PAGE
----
10/22/2013 03:13 pm ET Updated Jan 23, 2014

Simple Chemistry

The combination of Manchester Bidwell Corporation's (MBC) two programs -- youth arts education and adult career training -- has proven successful in addressing the need to redefine local communities, families and support networks. I would like to share the following story of triumph from one of our adult students.

Stephanie Wilkerson has never stopped trying to improve life for herself and her daughter. In 2012, Manchester Bidwell Corporation's Bidwell Training Center (BTC) gave her the means to secure not just a job, but a career -- and a lifeline.

Wilkerson grew up in Pittsburgh's Hill District and went to college directly after high school, but the tuition forced her to drop out after 18 months. She worked a series of jobs, including as a document specialist at a major law firm, but was forced to quit when her firm merged with another and the new health insurance didn't cover costs associated with her daughter's diabetes. After securing her welder's certification, Stephanie worked next for a structural steel fabrication company -- until it closed. She then began working as a waitress.

"It was rough," she recalls. "Each time a company changed hands, I lost my job and had to take a lesser-paying job. I applied for public assistance, but I really didn't want it," she says. Instead, the public-assistance office informed her about BTC and its success with career-training and job placement for local residents who are not being served through traditional trade schools and educational institutions.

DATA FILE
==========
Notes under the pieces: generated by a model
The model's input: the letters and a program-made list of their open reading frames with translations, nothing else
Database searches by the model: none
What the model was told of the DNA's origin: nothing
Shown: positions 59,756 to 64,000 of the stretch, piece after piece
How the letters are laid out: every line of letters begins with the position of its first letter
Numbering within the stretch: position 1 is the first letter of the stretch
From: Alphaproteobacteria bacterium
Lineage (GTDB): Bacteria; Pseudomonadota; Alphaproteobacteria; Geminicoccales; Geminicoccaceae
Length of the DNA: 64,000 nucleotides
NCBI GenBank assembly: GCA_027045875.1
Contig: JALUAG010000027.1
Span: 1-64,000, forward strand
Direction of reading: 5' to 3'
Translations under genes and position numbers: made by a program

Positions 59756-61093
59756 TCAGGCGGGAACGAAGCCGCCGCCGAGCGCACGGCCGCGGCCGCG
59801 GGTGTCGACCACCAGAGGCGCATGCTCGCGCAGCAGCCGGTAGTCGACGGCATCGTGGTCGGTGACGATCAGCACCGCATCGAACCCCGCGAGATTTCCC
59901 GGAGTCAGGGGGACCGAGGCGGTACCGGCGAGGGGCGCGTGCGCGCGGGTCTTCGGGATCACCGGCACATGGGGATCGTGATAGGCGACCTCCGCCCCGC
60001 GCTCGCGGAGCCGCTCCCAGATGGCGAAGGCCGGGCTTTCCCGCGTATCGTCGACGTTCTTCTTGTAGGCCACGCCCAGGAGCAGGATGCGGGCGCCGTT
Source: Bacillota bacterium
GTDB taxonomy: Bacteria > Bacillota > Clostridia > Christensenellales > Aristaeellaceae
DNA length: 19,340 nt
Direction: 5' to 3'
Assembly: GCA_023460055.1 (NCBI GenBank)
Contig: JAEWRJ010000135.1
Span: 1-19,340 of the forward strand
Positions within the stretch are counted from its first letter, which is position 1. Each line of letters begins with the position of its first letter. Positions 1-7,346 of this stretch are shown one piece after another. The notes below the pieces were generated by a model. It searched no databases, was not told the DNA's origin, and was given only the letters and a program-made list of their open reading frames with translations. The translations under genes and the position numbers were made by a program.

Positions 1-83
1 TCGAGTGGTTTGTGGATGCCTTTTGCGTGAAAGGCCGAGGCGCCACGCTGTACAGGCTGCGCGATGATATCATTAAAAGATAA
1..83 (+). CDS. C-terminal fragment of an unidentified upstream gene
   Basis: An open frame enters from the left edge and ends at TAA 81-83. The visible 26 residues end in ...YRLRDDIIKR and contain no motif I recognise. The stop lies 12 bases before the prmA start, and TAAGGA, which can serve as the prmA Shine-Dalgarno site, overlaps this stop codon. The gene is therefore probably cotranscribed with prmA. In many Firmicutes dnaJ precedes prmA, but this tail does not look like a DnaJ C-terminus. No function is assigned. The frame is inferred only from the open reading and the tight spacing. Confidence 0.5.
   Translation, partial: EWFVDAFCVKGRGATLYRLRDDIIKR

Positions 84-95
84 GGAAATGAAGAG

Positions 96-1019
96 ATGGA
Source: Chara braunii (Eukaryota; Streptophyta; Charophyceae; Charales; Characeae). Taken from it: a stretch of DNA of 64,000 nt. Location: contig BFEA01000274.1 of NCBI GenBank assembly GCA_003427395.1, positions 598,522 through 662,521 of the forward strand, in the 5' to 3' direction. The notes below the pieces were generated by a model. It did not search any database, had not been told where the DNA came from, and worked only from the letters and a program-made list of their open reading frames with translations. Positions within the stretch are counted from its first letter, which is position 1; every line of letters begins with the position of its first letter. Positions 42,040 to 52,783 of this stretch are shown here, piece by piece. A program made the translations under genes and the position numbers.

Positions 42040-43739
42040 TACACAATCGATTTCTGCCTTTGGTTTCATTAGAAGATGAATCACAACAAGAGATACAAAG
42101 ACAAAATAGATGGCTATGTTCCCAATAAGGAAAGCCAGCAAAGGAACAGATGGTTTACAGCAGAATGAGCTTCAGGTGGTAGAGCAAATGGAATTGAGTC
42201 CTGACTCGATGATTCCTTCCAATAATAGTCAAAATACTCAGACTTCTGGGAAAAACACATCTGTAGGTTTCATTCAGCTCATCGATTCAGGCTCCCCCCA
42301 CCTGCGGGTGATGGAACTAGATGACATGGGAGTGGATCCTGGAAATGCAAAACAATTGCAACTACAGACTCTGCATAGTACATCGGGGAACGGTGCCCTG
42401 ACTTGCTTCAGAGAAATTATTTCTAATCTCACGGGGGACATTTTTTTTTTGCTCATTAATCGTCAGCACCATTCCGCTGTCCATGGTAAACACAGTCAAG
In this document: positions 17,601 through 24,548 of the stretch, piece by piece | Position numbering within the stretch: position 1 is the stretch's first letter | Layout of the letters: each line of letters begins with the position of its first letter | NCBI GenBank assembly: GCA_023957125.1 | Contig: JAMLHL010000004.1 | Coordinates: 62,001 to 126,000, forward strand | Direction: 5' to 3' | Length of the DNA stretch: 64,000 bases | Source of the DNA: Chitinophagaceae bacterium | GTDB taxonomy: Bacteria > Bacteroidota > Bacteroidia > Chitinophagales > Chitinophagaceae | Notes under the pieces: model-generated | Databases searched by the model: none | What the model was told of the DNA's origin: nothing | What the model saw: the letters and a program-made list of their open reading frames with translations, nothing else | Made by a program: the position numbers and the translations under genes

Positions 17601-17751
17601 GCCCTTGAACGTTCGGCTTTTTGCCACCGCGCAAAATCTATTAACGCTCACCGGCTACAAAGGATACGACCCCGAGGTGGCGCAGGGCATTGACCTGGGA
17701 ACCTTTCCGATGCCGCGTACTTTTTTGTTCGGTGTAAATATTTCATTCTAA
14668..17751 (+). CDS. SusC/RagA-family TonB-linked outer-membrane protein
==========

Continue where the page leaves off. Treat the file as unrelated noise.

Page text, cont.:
Wilkerson entered BTC's Chemical Laboratory Technician program in 2011. She appreciated the manageable length of BTC majors and that tuition and supplies were available at no cost to eligible students.

"The training I received was impeccable," she says. Her externship at RJ Lee Group in Monroeville, Pennsylvania, immediately turned into a full-time chemical laboratory technician job. "Because of the hands-on training I received at Bidwell, I came to my job able to do the work rather easily," she says.

Today, at the age of 38, Stephanie and her daughter have full medical coverage through her job. "And," she says, "we are completely free of the welfare system."

Stephanie's story demonstrates how the Manchester Bidwell educational model has the power to change lives. By providing cost-effective opportunities to underemployed adults, our programs help permanently change lives through teaching the skills people need to secure sustainable careers. NCAT is committed to working to make this a reality for people in communities across the globe.

To support NCAT, visit to and Crowdrise.

Maria Anderson is vice president of the National Center for Arts & Technology, an affiliate of Manchester Bidwell Corporation, the parent company of Manchester Craftsmen's Guild and Bidwell Training Center.